Celebrating Earth Daily by Living a Simple Eco-Friendly Life

MOTHER managing editor K. C. Compton suggests you can celebrate earth every day by living a simple eco-friendly life.

| April/May 2002

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    The Apollo 17 astronauts took this photo, which shows the Arabian Peninsula and Africa, as they left Earth orbit en route to the moon on Dec. 7, 1972. This view of the Earth from space drove home how finite and precious our resources are.
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    In 1975, Austin Smart (the author's son) does his own work in Oklahoma's good earth, helping tend the garden, which produced corn, beans and an embarrassment of tomatoes.

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Learn how to celebrate earth daily by living a simple eco-friendly life. 


In his speech to the first Earth Day participant in April 1970, organizer Denis Hayes made it clear the event was a beginning, not a one-hit wonder. "If the environment is a fad, it's going to be our last fad," he announced to the thousands gathered that bright, spring day in Washington, D.C. "We are building a movement, a movement with a broad base, a movement which transcends traditional political boundaries. It is a movement that values people more than technology, people more than political boundaries, people more than profit."

Idealistic words for an idealistic generation. And the fact is, that idealism paid off. Concern for a clean, healthy environment has become a part of our national ethos. Not one that's heeded at all times by a people, but one that's here to stay. Remember: Earth Day wasn't handed down to Americans from on high by an anonymous, all knowing government, nor by savvy corporate marketers. It arose because a concerned and educated citizenry was calling for a response to the environmental hazards that seemed to be erupting at every turn. American citizens decided accepting a deteriorating environment was not good enough for them. We expected change, and we produced it. That fact is both a history lesson and a blueprint.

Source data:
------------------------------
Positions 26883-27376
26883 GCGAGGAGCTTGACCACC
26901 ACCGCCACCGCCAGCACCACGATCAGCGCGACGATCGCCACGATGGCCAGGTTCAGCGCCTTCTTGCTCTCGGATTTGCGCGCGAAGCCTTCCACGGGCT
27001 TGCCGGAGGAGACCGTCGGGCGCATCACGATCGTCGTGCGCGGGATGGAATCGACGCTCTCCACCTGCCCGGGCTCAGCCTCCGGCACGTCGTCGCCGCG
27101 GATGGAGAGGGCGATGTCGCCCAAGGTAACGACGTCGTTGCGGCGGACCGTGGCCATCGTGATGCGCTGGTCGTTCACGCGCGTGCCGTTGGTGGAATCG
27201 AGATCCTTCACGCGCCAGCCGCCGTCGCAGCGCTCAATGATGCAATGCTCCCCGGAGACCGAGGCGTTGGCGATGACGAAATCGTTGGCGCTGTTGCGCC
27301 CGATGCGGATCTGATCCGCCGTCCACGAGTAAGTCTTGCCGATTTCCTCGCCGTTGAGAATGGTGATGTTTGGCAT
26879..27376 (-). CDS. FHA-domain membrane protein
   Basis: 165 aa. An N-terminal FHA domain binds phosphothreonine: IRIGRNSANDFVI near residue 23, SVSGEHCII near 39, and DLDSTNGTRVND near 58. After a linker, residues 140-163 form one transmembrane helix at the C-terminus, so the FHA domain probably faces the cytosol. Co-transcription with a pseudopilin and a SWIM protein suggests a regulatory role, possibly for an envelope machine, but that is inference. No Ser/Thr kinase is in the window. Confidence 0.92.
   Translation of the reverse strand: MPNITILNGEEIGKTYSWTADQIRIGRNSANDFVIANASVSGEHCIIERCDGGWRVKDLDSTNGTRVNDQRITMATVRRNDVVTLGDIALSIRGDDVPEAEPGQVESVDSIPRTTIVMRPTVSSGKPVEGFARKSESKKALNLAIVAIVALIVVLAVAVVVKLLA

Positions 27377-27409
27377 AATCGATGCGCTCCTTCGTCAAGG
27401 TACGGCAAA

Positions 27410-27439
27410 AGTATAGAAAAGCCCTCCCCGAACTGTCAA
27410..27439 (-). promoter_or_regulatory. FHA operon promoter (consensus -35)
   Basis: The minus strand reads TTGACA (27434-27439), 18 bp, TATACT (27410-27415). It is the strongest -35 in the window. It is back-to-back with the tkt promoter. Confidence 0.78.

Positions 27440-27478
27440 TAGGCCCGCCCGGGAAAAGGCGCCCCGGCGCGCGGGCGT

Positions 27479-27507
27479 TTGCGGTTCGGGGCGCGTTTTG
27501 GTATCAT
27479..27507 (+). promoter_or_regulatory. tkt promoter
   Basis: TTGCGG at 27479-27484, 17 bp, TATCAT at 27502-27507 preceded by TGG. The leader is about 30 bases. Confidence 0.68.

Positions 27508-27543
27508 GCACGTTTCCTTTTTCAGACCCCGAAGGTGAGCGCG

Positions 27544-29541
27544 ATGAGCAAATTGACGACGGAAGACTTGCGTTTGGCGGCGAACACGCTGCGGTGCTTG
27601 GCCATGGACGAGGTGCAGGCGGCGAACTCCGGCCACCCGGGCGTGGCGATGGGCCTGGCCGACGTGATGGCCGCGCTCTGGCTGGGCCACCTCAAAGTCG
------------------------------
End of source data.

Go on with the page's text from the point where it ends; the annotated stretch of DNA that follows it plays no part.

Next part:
One of the most dramatic changes many of us made during the late 1960s and early '70s was the belief—no, the certainty—that the Earth is not made up of humans and a huge, dumb collection of things—trees, rocks, rivers, animals, air—for us to shove around and exploit in any old way we please. We read Rachel Carson and Aldo Leopold, Alan Watts, Pierre Teilhard de Chardin, Frances Moore Lappe, Ram Dass and others on a long, nourishing list. We shifted our perspective, slowed ourselves down and began to notice the world as a living, breathing beauty, an animate environment of which we humans are a portion, but not its possessors. We saw that we belong to the Earth, it does not belong to us. Our planet, our home, is not a dead carcass awaiting whatever butchery, feeds our latest hunger. It lives; we live in it and only in it. This is the knowledge of which transformations are made.

Seeing the photos of the Earth taken from the Apollo space missions, we understood once and for all how tiny we were amid ineffable vastness. We realized for the first time how finite our resources are and how inescapably our destinies are interwoven with that of our precious, perfect planet. We called it our Little Blue Marble, quoting Apollo 17 astronaut Charlie Duke, who described Earth after seeing it from the moon. The phrase became trite with overuse, but at that time it gave us a means to express an affection for Earth we hadn't had the language to articulate. When in history had the human race been able to grasp so utterly and so graphically our place in the web of life? As with other moments of falling in love, once we truly saw the world and our connection to it, nothing could ever be the same.

For some, the environmental movement has always been about standing at a barricade, drawing attention to the horrendous, the outrageous, or simply the unfair in relation to human interaction with the environment. Protest can be valuable because it draws attention to an issue, draws a line in the sand. Rebellion can spark, but it cannot sustain change. Rebellion alone doesn't provide context, and without context humans cannot alter their behavior. Earth Day was born out of broad-based citizen insistence that attention be paid to the environment: It was, first and foremost, an enormous educational event. It provided a context for thousands and thousands of people to think differently about the environment. And that thinking changed us forever.

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